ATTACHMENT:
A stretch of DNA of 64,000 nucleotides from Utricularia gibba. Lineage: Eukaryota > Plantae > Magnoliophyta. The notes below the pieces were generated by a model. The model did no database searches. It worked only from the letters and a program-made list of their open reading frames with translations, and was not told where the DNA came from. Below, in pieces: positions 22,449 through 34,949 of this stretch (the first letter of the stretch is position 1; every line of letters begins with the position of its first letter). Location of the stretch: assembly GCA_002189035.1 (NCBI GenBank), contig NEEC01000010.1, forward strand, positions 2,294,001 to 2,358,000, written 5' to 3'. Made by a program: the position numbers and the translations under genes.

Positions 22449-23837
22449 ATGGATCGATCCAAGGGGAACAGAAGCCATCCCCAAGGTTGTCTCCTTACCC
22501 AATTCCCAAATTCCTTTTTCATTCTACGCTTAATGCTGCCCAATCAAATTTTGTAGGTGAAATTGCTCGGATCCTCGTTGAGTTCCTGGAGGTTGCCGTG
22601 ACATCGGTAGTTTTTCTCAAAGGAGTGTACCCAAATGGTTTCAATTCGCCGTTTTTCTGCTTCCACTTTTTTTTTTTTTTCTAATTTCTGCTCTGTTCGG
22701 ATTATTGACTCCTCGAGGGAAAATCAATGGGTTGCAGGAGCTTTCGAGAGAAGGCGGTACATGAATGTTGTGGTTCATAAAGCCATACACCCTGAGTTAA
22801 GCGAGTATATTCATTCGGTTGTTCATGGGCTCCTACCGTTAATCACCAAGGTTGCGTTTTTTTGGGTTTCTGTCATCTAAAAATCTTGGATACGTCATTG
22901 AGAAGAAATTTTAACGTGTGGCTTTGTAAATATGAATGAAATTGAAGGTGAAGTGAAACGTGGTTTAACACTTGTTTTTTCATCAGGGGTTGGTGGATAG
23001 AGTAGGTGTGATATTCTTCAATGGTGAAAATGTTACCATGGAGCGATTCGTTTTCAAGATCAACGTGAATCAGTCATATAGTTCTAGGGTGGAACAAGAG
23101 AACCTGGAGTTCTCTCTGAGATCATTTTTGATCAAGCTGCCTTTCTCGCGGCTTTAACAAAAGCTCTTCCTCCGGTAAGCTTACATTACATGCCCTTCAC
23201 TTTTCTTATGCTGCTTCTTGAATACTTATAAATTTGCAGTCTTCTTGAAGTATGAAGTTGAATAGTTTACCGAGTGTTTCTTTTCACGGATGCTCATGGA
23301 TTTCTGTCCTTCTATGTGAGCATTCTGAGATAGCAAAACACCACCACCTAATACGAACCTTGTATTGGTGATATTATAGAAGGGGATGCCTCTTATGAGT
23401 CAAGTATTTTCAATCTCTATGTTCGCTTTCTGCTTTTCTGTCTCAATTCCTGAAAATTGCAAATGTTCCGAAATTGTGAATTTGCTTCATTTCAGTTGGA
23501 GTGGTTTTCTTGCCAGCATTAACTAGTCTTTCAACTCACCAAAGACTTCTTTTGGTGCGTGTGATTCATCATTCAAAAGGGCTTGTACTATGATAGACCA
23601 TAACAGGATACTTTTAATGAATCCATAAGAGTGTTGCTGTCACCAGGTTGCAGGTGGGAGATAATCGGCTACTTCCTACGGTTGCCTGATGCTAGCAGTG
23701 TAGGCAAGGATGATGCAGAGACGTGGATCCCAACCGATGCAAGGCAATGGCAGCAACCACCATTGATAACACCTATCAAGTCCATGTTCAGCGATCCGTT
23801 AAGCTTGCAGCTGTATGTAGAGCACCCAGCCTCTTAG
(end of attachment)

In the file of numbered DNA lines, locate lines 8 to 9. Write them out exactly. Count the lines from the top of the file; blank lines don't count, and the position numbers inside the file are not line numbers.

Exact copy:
22901 AGAAGAAATTTTAACGTGTGGCTTTGTAAATATGAATGAAATTGAAGGTGAAGTGAAACGTGGTTTAACACTTGTTTTTTCATCAGGGGTTGGTGGATAG
23001 AGTAGGTGTGATATTCTTCAATGGTGAAAATGTTACCATGGAGCGATTCGTTTTCAAGATCAACGTGAATCAGTCATATAGTTCTAGGGTGGAACAAGAG